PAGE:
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Short Term Loan News

Money tips and MYJAR news

Zero Hours Contracts & the Risk to Those on Benefits

The Office for National Statistics has released figures that show big companies in the UK use a total of 1.4 million zero-hours contracts between them.

What are Zero-hours Contracts?

Zero-hours contracts, or casual contracts, allow employers to hire staff with no guarantee of work. An employee on a zero-hours contract only works when they’re needed by their employers; this can often be at very short notice. See our quick rundown of zero-hours contracts below:

  • One in five employers has at least one employee on a zero-hours contract
  • Zero-hours contracts are common in the retail and hospitality sectors
  • Employees are not guaranteed work
  • Employees are entitled to holiday pay

Pay often depends on how much they work. Certain zero-hours contracts force workers to take the hours they are offered. Other benefits are often omitted including sick pay.

The Risk to Jobseekers

Jobseekers who turn down certain zero-hours contracts without good reason, risk losing their benefits. Those claiming jobseeker’s allowance are currently allowed to turn down these roles without facing penalties; however new rules, laid out as part of the government’s universal credit system, mean people will have to accept these contracts.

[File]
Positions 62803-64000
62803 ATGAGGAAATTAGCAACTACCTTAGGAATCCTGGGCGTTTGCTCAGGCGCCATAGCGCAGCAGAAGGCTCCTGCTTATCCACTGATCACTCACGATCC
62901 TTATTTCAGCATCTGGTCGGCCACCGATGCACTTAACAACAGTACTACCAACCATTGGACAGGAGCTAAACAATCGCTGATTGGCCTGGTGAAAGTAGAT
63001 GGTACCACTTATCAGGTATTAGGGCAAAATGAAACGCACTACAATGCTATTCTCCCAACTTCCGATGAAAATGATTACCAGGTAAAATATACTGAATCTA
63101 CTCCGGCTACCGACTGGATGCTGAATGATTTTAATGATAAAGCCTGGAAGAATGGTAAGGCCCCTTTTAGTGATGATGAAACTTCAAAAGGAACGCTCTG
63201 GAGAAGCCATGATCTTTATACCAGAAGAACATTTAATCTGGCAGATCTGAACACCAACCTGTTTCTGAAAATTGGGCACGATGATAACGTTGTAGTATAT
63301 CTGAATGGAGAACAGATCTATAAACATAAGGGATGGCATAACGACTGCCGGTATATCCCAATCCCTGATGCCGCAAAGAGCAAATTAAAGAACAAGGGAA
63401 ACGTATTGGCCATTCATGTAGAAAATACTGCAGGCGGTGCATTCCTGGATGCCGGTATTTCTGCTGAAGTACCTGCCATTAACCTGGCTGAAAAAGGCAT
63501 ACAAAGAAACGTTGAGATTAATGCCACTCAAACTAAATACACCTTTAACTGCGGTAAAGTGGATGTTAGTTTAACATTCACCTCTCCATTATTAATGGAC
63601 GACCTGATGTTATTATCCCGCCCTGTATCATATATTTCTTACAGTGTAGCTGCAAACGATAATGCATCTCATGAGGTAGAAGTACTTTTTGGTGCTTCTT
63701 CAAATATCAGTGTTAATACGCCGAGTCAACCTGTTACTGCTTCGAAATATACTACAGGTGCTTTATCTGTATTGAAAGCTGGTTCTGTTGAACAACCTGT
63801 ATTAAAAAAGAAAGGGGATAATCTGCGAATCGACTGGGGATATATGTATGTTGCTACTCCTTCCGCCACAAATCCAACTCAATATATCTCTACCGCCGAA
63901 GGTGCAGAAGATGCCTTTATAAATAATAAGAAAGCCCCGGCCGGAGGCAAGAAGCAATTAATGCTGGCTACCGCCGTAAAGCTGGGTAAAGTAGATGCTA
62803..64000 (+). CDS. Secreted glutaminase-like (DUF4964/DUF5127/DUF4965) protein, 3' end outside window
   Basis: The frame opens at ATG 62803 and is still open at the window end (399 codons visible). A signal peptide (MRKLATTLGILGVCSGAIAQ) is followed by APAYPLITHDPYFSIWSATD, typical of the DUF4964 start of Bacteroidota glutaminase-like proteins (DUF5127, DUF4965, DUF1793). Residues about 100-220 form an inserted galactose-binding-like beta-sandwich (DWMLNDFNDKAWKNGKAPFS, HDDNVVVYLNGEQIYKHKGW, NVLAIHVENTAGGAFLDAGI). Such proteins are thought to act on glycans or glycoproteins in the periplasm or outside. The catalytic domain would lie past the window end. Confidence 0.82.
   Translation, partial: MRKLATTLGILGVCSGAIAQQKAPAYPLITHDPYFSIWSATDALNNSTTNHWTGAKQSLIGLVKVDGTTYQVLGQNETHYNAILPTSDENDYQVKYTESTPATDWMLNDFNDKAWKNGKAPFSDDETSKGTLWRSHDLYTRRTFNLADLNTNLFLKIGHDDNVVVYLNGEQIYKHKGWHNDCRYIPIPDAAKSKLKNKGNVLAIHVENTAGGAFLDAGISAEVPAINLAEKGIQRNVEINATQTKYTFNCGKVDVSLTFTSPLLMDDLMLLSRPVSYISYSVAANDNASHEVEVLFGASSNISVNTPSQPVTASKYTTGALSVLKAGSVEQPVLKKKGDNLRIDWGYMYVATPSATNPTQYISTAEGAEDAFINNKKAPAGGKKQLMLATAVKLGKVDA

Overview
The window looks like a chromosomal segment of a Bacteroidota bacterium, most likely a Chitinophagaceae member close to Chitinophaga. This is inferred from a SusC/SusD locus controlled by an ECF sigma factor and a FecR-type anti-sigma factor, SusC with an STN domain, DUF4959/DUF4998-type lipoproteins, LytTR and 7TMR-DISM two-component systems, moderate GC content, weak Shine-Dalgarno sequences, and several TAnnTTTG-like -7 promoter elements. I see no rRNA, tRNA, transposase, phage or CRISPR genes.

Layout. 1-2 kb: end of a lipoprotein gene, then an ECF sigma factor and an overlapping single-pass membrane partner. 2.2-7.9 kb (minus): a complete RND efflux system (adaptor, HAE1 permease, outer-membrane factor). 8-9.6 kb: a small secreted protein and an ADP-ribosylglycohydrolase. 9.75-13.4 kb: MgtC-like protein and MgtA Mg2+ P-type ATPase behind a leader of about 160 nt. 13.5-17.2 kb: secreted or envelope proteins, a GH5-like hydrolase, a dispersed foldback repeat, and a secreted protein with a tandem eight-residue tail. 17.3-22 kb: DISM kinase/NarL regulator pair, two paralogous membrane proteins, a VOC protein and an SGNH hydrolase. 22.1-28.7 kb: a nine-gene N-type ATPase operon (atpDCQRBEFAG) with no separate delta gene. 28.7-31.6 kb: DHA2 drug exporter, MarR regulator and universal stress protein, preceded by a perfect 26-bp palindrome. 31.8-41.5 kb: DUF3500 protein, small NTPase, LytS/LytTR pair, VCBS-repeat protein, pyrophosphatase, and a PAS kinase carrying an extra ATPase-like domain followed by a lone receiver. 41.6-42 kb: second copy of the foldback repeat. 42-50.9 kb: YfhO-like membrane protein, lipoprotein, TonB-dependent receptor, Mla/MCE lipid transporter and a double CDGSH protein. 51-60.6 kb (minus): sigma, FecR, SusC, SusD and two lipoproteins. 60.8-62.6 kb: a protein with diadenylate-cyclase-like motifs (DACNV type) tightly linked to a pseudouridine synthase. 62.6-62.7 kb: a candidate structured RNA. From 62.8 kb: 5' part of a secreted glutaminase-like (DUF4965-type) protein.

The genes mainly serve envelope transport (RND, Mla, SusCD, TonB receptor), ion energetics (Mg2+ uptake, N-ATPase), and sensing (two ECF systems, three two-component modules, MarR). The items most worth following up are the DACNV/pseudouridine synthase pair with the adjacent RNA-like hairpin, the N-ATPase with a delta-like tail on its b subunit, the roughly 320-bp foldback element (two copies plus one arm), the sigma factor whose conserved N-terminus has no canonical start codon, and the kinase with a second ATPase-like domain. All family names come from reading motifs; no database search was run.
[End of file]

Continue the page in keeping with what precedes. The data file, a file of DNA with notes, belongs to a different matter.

Under the new scheme, if a claimant turns down a contract thought to be suitable for them they could be at risk of losing benefit payments for more than three months.

Zero-hours contracts are popular with many companies as they offer flexibility and the ability to hire with no guarantee of work. However, the critics of casual contracts argue they leave employees with weak employment rights, no financial stability, no job security, and not enough work.

Many claim the policy will force individuals into unreliable employment and constrain their ability to search for better work.

“Reasonable” Zero-hours Contracts

In an interview with the Guardian, Labour minister Shelia Gilmore stated she was concerned about the changes as JobCentre decision makers already do not appear to be exercising enough discretion when applying benefit sanctions.

"While I don't object to the principle of either universal credit or zero-hours contracts, I am concerned about this policy change," she said. "I also fear that if people are required to take jobs with zero-hours contracts, they could be prevented from taking training courses or applying for other jobs that might lead to more stable and sustainable employment in the long term."

The Guardian also reported that “coaches” would be employed at the JobCentre with powers to “mandate” zero-hour contracts if they believe it’s right for the claimant.

The Department of Work and Pensions confirmed that jobseekers could not turn down “reasonable” zero-hours contracts, but would not be required to contracts that tie workers to a single employer.

Warning: Late repayment can cause you serious money problems. For help, go to moneyadviceservice.org.uk